January 8, 1998

Education Week, Vol. 17, Issue 17
Education Opinion From a Public Education to an Education in Public
Last spring, school board members from a district in Massachusetts sat down for their monthly meeting. But this time, something was different. Amid the budget items, special projects, hiring issues, and other typical topics, students were on the agenda.
Thomas Hatch, January 14, 1998
10 min read
Education Barriers to Success
Simply put, the problems confronting urban school districts are bigger, costlier, more numerous, and tougher to overcome than those facing most rural and suburban systems.
Lynn Olson & Craig D. Jerald, January 8, 1998
3 min read
Education Pathways to Progress
No one says it's going to be easy, but here are a dozen ideas that many educators and policymakers believe are the solutions that will help urban schools turn the corner.
Lynn Olson & Caroline Hendrie, January 8, 1998
58 min read
Education The Urban Challenge
If one school can succeed under the worst conditions, with the neediest children, how can others be permitted to fail?
The Editors, January 8, 1998
7 min read
Education The State of the States 1998
State of the States 1998
Lynn Olson & Craig D. Jerald, January 8, 1998
8 min read
Education Cleveland: A Study in Crisis
The city's vaunted downtown renaissance has yet to touch its public schools, and local and state leaders have turned to drastic measures in efforts to reverse decades of failure.
Beth Reinhard, January 8, 1998
20 min read
Education High Schools: No Quick Fixes
San Diego’s Hoover High wins plaudits for its innovative programs, but shows up on a list of the city’s low-performing schools--a revealing tale of the crisis in urban high schools.
Ann Bradley, January 8, 1998
16 min read
Education Politics and Governance
In too many city school systems, adult interests come first and students’ second.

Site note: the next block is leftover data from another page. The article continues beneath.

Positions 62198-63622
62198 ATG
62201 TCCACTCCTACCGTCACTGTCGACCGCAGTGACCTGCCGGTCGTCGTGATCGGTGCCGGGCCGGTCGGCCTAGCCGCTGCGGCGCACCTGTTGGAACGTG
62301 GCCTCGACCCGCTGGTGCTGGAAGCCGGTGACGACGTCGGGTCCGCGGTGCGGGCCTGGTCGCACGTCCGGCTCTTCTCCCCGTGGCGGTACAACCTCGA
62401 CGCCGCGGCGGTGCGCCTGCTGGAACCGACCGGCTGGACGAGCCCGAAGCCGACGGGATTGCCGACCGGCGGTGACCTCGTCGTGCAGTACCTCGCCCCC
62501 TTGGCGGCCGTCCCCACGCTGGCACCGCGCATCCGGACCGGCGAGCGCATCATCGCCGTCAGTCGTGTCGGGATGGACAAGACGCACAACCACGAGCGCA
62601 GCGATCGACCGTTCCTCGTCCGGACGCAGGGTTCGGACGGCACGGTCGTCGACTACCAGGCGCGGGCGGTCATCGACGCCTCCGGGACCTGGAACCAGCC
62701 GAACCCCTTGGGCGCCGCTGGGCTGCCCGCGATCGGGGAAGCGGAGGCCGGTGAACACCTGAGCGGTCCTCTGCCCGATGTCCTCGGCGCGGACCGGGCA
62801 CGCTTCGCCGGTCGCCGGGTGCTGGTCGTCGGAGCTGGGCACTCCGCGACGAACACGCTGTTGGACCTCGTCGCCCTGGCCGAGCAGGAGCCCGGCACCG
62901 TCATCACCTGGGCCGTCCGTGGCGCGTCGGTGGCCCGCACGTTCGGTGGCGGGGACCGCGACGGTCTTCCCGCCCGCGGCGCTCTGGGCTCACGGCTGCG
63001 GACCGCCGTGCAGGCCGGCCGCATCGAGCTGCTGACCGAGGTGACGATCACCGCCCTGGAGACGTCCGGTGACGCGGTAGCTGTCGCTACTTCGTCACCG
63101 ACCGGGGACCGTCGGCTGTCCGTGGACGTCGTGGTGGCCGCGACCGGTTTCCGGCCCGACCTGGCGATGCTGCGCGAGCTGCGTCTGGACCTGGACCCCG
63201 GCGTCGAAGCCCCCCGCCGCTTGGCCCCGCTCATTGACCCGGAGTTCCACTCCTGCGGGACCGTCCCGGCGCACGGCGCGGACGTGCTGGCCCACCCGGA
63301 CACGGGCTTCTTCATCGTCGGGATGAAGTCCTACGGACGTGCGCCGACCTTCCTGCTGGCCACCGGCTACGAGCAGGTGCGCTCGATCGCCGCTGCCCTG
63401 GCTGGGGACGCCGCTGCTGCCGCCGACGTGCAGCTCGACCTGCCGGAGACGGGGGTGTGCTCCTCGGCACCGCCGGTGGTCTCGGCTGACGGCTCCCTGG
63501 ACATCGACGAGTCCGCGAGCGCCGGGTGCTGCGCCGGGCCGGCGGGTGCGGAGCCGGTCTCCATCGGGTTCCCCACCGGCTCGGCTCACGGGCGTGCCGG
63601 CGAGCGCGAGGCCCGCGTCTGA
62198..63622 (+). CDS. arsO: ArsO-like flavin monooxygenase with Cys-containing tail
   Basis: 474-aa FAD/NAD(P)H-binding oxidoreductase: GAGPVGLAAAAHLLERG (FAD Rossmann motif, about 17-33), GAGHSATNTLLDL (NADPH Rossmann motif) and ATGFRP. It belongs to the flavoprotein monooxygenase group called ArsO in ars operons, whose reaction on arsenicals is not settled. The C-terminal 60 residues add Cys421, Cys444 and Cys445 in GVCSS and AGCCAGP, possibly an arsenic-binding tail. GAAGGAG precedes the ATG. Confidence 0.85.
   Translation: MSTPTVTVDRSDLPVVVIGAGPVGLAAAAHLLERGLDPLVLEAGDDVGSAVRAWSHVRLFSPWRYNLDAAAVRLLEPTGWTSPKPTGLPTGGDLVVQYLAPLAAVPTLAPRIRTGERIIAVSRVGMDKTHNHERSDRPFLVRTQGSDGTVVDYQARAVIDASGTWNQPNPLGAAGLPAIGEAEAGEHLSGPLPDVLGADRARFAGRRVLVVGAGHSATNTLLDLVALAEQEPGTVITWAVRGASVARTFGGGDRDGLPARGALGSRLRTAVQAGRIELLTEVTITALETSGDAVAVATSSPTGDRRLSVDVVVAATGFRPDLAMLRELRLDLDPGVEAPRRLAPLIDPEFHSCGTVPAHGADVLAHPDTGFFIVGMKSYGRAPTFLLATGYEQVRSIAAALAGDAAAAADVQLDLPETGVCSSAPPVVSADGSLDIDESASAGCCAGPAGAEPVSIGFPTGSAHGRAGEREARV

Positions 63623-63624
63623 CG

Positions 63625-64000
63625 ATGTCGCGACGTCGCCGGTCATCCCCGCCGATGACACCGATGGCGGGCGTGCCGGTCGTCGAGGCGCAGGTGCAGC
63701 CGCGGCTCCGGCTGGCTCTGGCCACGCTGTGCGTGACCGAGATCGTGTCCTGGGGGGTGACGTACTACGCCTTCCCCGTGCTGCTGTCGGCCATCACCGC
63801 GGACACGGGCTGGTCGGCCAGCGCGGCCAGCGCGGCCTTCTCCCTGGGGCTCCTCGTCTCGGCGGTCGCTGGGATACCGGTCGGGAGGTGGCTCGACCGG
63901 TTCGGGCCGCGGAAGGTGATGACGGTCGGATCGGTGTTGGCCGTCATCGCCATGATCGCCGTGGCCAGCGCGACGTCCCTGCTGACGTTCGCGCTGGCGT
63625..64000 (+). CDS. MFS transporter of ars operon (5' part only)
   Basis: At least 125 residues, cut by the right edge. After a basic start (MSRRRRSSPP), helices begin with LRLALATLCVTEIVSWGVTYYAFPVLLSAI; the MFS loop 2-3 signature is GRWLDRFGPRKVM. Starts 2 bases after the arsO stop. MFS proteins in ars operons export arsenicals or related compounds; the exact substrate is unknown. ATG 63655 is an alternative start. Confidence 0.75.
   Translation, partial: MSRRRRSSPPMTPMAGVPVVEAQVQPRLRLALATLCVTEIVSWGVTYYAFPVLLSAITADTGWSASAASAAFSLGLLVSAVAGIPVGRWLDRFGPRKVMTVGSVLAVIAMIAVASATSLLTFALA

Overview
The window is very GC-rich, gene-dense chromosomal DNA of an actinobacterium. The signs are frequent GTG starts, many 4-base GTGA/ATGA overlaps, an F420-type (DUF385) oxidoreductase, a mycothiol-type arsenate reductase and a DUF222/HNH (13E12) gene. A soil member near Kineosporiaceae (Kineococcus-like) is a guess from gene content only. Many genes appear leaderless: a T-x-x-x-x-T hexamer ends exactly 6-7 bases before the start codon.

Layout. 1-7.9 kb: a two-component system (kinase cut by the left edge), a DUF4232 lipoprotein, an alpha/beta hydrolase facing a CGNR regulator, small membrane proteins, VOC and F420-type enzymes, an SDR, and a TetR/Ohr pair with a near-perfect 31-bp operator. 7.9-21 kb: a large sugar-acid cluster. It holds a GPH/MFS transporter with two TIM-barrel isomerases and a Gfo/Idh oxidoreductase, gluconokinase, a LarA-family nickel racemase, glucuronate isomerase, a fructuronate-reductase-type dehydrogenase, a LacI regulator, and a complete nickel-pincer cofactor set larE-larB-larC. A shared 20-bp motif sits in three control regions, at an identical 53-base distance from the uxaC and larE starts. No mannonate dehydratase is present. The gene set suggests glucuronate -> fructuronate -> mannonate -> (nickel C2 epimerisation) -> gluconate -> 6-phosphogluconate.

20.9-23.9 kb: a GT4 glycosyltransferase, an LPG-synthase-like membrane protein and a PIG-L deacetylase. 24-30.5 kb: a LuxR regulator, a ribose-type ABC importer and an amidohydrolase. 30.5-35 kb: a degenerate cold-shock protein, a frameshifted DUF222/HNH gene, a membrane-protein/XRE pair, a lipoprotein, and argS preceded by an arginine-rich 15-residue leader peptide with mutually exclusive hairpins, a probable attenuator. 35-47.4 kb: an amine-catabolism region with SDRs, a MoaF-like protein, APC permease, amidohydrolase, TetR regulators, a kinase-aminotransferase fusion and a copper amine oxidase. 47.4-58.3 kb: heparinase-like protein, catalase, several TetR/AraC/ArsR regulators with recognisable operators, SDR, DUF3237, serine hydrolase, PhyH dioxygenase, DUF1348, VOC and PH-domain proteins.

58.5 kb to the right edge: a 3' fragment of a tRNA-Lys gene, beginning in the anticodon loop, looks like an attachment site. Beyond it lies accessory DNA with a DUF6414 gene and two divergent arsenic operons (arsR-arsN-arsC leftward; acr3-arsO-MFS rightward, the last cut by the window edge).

Lynn Olson & Craig D. Jerald, January 8, 1998
3 min read
Education Access to Resources
Given the compelling need of so many city students and the push to hold schools more accountable for achievement, some argue that urban schools deserve a greater share of public resources. That argument has yet to persuade many policymakers.
Lynn Olson & Craig D. Jerald, January 8, 1998
3 min read
Education School Climate
Parents want their children to go to school in a place where they will be safe, and where the environment is focused on teaching and learning. Many such schools exist in our big cities. But not enough.
Lynn Olson & Craig D. Jerald, January 8, 1998
2 min read
Education Doing Whatever It Takes
At E.J. Scott Elementary in Houston, a relentless focus on student achievement and high standards has created what researchers say is a model of a successful urban school.
Julie A. Miller, January 8, 1998
14 min read
Education The Teaching Challenge
Finding highly qualified teachers for the students who need them most is a difficult problem. Not enough college students want to teach in big cities, and few education schools focus on preparing teachers for urban classrooms.
Lynn Olson & Craig D. Jerald, January 8, 1998
2 min read
Education Concentrated Poverty
The biggest challenge facing U.S. cities and their school systems is concentrated poverty. In poor neighborhoods, the deck is stacked against children from the moment they are born. The odds are higher that they will have lower-than-normal birth weights, lack access to regular medical care, live in a household headed by a single mother, become a victim of crime, have a parent who never finished high school, become pregnant before reaching adulthood, and drop out of school.
Lynn Olson & Craig D. Jerald, January 8, 1998
3 min read
Education The Achievement Gap
The numbers tell a sad and alarming story: Most 4th graders who live in U.S. cities can’t read and understand a simple children’s book, and most 8th graders can’t use arithmetic to solve a practical problem.
Lynn Olson & Craig D. Jerald, January 8, 1998
2 min read